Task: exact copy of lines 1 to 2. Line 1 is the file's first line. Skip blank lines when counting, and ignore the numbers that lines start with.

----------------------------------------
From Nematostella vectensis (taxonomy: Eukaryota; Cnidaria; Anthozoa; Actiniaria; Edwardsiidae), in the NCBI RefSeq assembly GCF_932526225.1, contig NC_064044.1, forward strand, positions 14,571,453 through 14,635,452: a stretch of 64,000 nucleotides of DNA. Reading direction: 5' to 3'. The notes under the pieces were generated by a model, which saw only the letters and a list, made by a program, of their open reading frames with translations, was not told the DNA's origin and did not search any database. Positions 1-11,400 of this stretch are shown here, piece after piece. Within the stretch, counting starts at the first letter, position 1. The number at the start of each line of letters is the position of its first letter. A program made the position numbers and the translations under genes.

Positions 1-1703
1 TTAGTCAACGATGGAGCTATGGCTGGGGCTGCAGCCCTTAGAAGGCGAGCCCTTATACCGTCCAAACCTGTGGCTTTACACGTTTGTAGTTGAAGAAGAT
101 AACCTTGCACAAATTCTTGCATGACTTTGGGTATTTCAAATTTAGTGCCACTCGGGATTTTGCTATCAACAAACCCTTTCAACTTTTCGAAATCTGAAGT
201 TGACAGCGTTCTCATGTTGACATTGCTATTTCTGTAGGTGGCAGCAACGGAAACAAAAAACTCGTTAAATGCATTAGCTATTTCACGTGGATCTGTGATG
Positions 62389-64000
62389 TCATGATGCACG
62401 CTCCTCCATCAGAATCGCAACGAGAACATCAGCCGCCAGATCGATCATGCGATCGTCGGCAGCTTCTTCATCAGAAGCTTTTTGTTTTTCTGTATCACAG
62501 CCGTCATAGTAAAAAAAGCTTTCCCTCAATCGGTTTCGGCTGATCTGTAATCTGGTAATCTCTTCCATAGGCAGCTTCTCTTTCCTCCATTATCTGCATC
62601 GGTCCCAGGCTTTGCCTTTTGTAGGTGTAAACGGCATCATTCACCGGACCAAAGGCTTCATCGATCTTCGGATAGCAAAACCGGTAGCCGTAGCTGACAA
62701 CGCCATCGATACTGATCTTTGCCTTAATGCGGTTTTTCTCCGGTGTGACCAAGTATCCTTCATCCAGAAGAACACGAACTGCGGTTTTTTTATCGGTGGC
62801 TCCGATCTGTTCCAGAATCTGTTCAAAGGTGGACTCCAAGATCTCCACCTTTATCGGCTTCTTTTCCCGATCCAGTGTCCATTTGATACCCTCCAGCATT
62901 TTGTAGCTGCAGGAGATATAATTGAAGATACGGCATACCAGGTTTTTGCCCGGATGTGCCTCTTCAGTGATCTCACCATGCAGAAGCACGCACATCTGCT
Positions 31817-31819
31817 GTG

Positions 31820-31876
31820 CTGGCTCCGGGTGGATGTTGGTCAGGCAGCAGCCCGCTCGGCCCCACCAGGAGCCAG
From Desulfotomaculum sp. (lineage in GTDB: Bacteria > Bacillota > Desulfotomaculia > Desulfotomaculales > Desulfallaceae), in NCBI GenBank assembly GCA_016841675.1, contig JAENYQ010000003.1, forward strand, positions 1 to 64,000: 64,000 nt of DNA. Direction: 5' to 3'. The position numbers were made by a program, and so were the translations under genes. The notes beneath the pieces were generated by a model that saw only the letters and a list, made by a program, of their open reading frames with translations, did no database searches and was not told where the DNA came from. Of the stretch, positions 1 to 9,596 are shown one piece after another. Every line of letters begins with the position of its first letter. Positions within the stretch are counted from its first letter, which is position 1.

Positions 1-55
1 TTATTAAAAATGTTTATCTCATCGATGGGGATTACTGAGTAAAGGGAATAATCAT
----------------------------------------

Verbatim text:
From Nematostella vectensis (taxonomy: Eukaryota; Cnidaria; Anthozoa; Actiniaria; Edwardsiidae), in the NCBI RefSeq assembly GCF_932526225.1, contig NC_064044.1, forward strand, positions 14,571,453 through 14,635,452: a stretch of 64,000 nucleotides of DNA. Reading direction: 5' to 3'. The notes under the pieces were generated by a model, which saw only the letters and a list, made by a program, of their open reading frames with translations, was not told the DNA's origin and did not search any database. Positions 1-11,400 of this stretch are shown here, piece after piece. Within the stretch, counting starts at the first letter, position 1. The number at the start of each line of letters is the position of its first letter. A program made the position numbers and the translations under genes.

Positions 1-1703